WASHINGTON — A hyperactive black hole called Old Faithful that is gobbling up a star and belching huge geysers of gas is giving astronomers their first insight into one of the major mysteries of the heavens.
Researchers have long wondered how black holes, those cosmic vacuum cleaners that suck up everything in their vicinity, could spit out enormous globs of matter and propel them to speeds up to 90% of the speed of light. Now they believe they have clear signals that the hole lassos nearby matter into a flat disk, then periodically "flips" the disk into space.
Sitting in the constellation Aquila, the relatively small hole erupts with fountains of electrically charged particles, Old Faithful-style, every 30 minutes. Each flare ejects 100 trillion tons of gas at nearly light speed.
Seconds before the flare, the X-ray-emitting disk of gas that normally surrounds the black hole completely disappears. The hole "grabs the inner disk and throws it out at high speed," Caltech astronomer Stephen Eikenberry reported Wednesday at the American Astronomical Society meeting here. "After decades of looking, we've finally seen" the mechanism that produces the high-speed jets.
Black holes are extreme puckers in the fabric of space-time caused by runaway gravity. Until only recently thought too bizarre to exist, they are now accepted as a diverse family of objects, ranging from the size of subatomic particles to millions of times the mass of our sun.
With only 10 to 30 times the mass of the sun, the little hole in Aquila nevertheless easily stole astronomers' attention from a far more massive and sedate black hole at the center of the Milky Way, also discussed at the meeting.
The rapid motions of stars whipping around the center of the galaxy have long suggested that a massive black hole might be shrouded in the thick gas and dust there. But scientists couldn't be certain. New measurements zooming in on the center, some 86,000 light-years away, reveal that 2.6 million times the mass of the sun is concentrated into a relatively tiny area no more then five light-days across.
"This object has to be a massive black hole," concluded one of the investigators, Andreas Eckart of the Max Planck Institute in Germany.
Since black holes trap light, as well as everything else, they can't be seen directly. However, matter falling into the hole spirals around like water going down the drain, and emits high energy radiation in the process.
The massive hole in the center of our galaxy--if that's what it is--only dribbles small amounts of energy, although researchers don't know why. Perhaps fierce stellar winds created by newborn stars blow away any matter that could fall into the hole, or perhaps the matter just silently slips in.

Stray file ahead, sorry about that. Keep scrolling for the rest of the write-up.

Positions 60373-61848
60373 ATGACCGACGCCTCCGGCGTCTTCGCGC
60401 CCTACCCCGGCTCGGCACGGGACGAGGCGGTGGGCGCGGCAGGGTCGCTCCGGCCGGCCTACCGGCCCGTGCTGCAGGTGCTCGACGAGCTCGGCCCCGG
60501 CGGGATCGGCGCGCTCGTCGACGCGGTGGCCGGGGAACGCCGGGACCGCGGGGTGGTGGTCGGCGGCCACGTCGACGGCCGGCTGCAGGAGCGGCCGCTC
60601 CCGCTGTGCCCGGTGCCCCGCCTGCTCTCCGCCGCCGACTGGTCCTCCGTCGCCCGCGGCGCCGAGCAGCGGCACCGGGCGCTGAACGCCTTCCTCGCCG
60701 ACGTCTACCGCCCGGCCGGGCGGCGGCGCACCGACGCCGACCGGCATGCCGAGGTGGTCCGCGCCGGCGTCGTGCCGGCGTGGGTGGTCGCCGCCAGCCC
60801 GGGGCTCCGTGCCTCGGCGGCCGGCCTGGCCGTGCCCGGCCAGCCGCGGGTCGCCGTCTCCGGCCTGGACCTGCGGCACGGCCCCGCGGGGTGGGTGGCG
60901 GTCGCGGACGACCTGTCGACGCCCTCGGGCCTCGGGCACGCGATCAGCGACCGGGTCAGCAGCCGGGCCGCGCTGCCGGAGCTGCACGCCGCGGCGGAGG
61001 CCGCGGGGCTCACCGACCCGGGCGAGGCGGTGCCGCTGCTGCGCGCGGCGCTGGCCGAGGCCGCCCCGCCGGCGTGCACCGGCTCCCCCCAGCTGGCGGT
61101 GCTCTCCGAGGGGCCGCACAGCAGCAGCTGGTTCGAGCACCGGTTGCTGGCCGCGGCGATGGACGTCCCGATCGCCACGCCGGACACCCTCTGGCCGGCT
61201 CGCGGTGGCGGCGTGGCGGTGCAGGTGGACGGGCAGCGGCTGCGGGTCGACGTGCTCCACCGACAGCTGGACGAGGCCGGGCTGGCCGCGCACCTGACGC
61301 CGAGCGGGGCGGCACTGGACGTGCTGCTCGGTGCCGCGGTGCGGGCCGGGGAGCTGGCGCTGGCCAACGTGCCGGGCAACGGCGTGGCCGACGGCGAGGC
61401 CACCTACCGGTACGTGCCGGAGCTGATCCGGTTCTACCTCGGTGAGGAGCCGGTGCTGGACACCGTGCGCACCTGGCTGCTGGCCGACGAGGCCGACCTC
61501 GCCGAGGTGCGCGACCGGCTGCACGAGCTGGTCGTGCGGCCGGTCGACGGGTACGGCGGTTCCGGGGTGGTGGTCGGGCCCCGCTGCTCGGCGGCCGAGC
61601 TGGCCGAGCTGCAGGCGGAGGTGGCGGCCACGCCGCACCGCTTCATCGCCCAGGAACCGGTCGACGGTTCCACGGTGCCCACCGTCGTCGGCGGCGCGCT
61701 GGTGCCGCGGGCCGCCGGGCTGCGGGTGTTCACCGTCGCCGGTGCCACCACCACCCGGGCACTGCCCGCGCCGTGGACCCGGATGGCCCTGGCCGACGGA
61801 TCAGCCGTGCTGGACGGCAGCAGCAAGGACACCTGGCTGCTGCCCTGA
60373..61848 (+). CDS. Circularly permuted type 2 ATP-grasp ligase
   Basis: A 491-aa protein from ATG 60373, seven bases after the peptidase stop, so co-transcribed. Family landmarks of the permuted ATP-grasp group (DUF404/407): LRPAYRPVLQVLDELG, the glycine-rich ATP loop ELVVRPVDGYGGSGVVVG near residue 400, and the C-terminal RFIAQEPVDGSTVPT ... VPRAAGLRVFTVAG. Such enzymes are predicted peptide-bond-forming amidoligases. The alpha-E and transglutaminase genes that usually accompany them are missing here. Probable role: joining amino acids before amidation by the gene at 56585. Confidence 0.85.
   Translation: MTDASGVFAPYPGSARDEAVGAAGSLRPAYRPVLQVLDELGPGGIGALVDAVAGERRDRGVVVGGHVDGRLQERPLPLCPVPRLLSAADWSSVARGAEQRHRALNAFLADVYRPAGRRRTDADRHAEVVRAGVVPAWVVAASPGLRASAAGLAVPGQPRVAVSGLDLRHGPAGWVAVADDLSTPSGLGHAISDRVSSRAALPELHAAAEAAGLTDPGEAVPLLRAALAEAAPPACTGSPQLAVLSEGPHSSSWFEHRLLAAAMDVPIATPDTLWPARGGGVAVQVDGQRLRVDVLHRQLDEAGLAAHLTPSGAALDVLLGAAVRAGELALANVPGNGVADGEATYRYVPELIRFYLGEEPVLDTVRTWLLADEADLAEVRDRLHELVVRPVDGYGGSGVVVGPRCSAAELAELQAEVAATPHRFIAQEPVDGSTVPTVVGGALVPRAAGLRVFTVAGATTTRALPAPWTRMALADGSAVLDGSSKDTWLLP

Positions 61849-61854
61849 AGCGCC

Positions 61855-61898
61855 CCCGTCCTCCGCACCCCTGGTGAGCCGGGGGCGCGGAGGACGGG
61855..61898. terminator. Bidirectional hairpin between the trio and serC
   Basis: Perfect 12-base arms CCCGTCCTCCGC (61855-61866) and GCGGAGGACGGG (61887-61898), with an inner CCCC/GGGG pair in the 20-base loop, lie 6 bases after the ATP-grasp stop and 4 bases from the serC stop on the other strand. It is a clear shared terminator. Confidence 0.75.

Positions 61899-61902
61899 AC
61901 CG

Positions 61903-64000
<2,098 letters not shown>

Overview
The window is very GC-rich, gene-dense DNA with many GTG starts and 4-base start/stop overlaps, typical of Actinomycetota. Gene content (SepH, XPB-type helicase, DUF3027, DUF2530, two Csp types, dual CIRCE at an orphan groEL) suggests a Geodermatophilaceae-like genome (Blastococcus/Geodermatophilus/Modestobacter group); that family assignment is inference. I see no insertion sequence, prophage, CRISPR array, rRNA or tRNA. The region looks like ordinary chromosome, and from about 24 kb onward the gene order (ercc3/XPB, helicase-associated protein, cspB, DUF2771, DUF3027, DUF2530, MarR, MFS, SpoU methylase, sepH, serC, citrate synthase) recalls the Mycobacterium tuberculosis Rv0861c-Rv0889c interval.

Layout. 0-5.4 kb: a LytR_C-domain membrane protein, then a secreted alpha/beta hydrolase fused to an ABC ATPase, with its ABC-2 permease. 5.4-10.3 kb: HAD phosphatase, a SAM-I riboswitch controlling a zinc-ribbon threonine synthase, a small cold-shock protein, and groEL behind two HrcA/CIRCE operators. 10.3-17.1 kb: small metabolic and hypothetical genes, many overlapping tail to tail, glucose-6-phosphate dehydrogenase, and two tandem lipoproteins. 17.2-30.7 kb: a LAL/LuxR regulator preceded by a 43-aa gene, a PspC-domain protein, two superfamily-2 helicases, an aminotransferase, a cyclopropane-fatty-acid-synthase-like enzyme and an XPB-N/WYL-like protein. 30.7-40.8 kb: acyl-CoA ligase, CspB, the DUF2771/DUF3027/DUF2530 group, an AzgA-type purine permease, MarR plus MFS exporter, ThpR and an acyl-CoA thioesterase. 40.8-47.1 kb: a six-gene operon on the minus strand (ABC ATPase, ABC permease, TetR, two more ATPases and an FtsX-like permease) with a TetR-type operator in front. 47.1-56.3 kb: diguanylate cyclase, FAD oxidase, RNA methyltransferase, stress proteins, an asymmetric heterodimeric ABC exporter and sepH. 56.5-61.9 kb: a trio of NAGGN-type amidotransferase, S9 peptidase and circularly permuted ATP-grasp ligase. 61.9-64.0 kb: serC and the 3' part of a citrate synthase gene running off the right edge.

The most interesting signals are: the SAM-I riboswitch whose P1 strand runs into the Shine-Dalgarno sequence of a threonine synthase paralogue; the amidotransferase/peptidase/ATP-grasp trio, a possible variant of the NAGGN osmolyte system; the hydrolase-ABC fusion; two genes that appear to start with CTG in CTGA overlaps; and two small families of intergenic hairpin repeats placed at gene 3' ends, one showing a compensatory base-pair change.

"It's an open question," said Mark Reid of the Harvard-Smithsonian Center for Astrophysics, another of the researchers. "There's a lot we don't know about black holes and radiation."
Even more puzzling than the lethargy of this hole are the wild "mood swings" of the smaller hole in Aquila, some 40,000 light-years away. As the all-consuming gravity of the hole rips off the outer layers of its unseen companion, it creates a cascade of matter spiraling toward the center, according to MIT astronomer Ronald Remillard. Astronomers knew that this disc of spiraling matter periodically empties and then refills, he explained. But while the amount of matter lost would rival Mt. Everest, astronomers couldn't tell "whether it went into the black hole or got ejected," he said.
Independently, other astronomers using different methods had seen jets of matter squirted out of black holes. Now, for the first time, they see that the emptying of the disk and ejection of matter are connected.
"The disk disappears," said Eikenberry. "A few seconds later, there's an infrared flare."
Old Faithful does not always live up to its name, however. In fact, it seemed to be in hibernation before 1992, when astronomers first noticed its strange behavior. At other times, it flickers or flares brightly.
"There are many moods to this source," said Remillard. "Before 1992, it was invisible. Now it's the wildest thing in the sky."
When it's in the right mood, however, it sticks to a fairly periodic schedule of flares every 20 to 30 minutes.
Astronomers do not understand what makes the black hole erupt on such a regular schedule, then lapse into a pattern of fits and starts. Gravity, which dominates all large-scale events in the universe, ultimately fuels the behavior of black holes. But gravity rules ocean waves as well, and they are far from consistent.
The motions of the Earth, moon, sun and atmosphere all play roles in molding their behavior, said Jean Swank of NASA's Goddard Space Flight Center in Maryland. In the same way, the black hole and the companion star pull on each other and affect each other in unpredictable ways. "There's a complex relationship between the star and the black hole," Remillard said.
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A Celestrial Geyser
A relatively small black hole in the constellation Aquilla erupts with fountains of electrically charged particles, Old Faithful-style, every 30 minutes, scientists said Wednesday. Seconds before erupting, the black hole grabs the X-ray-emitting disk that normally surrounds it, and then throws it out at high speed.
(1) The black hole pulls hot gas from the surface of an nearby companion star.
(2) The hot gas builds into an "accretion disk" around the black hole.
(3) At half-hour intervals, the accumulated matter is hurled outward in opposite directions from the black hole in jets moving at nearly the speed of light.
\o7 Source: NASA\f7